The issue of automatic fiscal stabilizers should be treated with caution because the within the mechanism presented there may occur (and intervene in real life) factors and disturbances that make automatic rebalancing sometimes jeopardized. The size of automatic stabilizers is closely linked to the tax system (progressive or flat) and the sector's share in GDP. However, given that discretionary Government interventions are usually destabilizing in short-term, having a stabilization impact only on long-term, there is desirable a consistent blend between automatic fiscal stabilizers and response actions of the state budget.
Automatic stabilizers provide an appropriate fiscal response to the type of output gap under the impact of various shocks (demand, offer, temporary or permanent). However, equally important is to see the effectiveness of automatic stabilizers per the specificity of each country to its own structure, its own characteristics. Estimates show that the stabilizing function of these variables on the output and inflation under the impact of various shocks gives different results in different states. Therefore, it is possible that in some countries the effect of automatic stabilizers is not enough.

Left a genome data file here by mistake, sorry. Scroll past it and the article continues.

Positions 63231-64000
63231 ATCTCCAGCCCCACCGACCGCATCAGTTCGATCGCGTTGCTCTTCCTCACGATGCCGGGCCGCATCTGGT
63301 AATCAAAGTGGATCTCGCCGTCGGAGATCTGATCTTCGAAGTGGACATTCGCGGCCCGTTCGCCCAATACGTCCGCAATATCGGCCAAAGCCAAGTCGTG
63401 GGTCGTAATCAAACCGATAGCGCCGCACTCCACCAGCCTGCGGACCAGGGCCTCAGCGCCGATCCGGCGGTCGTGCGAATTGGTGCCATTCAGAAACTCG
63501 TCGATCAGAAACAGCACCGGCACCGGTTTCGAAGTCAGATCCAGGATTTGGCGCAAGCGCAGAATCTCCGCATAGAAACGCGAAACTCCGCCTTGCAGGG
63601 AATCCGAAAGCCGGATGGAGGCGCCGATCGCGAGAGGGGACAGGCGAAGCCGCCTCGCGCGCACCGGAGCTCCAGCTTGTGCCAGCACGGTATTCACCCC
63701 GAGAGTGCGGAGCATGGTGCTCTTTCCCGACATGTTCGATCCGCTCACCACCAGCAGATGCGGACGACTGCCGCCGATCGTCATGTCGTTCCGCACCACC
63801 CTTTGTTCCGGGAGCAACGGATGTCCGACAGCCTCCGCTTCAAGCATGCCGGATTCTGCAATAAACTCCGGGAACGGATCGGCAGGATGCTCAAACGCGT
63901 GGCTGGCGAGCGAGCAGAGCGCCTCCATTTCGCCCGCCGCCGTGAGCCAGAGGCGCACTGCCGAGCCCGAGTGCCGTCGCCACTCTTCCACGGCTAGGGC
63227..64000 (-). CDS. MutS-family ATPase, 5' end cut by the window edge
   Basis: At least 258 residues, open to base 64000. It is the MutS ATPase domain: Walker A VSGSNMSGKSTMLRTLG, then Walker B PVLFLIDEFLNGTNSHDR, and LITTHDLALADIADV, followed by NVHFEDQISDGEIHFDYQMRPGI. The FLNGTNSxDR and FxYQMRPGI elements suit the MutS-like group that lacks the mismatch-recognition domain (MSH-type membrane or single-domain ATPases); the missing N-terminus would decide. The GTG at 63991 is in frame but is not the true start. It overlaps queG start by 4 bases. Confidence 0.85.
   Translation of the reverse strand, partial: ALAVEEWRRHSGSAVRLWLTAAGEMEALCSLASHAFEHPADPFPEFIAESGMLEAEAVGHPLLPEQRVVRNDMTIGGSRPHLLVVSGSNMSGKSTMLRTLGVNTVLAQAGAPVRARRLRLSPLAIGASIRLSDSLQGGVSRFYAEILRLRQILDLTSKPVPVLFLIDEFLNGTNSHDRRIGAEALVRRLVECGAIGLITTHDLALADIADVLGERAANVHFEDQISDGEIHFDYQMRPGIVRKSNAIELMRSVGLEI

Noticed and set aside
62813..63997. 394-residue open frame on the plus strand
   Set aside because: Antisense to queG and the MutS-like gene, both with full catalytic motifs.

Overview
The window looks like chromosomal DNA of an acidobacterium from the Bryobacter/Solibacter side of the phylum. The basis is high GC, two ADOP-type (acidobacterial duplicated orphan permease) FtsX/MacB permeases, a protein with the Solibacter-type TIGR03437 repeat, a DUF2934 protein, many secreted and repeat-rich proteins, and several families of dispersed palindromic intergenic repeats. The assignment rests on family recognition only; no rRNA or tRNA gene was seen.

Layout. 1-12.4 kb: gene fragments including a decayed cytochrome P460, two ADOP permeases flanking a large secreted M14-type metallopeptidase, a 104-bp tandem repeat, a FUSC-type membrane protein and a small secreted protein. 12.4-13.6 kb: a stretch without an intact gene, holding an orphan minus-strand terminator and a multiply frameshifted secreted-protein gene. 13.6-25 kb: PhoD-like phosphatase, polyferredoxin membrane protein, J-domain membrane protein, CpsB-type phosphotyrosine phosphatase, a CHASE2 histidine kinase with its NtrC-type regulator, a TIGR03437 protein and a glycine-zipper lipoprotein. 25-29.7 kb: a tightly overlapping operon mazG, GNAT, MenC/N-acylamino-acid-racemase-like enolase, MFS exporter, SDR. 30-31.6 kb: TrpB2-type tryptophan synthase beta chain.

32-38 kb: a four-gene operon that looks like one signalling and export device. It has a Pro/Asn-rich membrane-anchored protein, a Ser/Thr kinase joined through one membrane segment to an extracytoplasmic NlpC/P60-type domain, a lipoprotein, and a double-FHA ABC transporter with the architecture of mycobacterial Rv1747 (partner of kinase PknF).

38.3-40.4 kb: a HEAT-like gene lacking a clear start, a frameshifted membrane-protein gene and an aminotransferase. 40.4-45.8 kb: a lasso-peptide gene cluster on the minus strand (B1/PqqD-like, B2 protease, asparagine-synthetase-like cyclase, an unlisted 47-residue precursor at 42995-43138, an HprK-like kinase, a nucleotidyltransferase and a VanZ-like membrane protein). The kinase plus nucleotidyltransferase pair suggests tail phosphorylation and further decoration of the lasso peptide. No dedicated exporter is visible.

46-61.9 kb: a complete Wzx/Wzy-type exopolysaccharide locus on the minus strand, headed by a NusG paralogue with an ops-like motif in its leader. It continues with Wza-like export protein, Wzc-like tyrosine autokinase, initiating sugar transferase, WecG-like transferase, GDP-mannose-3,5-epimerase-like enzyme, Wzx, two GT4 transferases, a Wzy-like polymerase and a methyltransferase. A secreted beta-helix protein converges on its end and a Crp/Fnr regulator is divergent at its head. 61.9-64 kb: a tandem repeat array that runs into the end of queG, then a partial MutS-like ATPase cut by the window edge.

The Government sector's ability to contribute through automatic stabilizers to smoothing the business cycle is relatively low in Romania, compared to other European countries. The size of automatic stabilizers in Romania compared to other European countries is significantly reduced. Automatic stabilizers are more effective in countries where taxation has a pronounced progressive character. Due to weak automatic stabilizers, our country would need the possibility of implementing discretionary fiscal stimuli (higher structural deficit) stronger in times of recession to help the economy out of recession faster and return it to its potential.